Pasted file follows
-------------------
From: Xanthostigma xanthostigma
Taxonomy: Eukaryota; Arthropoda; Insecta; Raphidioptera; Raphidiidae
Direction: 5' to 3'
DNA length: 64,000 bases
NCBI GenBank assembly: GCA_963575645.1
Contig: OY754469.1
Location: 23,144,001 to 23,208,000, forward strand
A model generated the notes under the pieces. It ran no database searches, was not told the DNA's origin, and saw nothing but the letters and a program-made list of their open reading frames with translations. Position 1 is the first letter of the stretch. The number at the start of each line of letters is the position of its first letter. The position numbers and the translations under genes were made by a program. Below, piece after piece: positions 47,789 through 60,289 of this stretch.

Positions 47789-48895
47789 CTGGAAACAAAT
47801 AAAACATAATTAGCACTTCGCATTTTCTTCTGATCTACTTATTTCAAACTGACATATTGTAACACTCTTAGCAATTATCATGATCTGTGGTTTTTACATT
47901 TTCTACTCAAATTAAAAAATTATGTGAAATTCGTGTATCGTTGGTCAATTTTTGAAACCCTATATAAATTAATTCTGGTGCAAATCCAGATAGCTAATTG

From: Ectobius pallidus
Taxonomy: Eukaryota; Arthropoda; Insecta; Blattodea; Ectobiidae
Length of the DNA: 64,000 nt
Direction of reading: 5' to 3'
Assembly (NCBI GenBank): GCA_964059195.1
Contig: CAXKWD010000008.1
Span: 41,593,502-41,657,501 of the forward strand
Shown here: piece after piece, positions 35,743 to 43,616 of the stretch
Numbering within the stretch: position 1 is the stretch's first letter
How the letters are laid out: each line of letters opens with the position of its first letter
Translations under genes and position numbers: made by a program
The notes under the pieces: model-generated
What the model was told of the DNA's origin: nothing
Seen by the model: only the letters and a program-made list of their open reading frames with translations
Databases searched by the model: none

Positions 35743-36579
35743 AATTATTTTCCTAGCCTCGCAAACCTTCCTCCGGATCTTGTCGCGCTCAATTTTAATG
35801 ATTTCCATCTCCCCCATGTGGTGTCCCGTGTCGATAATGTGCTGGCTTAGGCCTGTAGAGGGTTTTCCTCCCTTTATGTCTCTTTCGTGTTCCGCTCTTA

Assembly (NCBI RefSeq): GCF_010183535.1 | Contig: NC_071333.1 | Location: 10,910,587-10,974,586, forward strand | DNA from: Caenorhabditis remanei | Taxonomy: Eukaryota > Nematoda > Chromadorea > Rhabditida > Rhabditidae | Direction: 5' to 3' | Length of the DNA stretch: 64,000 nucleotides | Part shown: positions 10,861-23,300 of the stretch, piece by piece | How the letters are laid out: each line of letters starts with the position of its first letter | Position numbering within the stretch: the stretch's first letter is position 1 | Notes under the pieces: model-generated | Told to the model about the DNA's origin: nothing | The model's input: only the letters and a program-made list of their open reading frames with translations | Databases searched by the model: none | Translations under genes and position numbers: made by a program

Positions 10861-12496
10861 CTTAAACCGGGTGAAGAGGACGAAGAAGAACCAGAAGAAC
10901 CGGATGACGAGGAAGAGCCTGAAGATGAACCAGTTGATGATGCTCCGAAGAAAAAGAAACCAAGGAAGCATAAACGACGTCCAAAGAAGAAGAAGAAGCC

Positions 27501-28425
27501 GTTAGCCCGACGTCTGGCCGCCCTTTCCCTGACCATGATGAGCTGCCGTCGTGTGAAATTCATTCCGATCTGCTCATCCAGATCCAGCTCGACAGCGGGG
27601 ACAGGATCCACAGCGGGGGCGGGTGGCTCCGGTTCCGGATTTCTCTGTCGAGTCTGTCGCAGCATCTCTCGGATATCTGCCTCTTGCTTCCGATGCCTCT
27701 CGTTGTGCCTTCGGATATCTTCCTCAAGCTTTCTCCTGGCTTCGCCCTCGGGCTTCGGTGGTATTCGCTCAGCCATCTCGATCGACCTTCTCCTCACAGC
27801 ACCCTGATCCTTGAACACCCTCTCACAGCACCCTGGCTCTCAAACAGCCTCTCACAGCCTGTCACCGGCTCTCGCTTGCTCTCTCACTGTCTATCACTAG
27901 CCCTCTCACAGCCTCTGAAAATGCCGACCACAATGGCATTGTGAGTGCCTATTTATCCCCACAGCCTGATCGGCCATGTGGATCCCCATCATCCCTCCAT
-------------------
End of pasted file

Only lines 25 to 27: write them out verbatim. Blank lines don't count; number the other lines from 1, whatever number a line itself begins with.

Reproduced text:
What the model was told of the DNA's origin: nothing
Seen by the model: only the letters and a program-made list of their open reading frames with translations
Databases searched by the model: none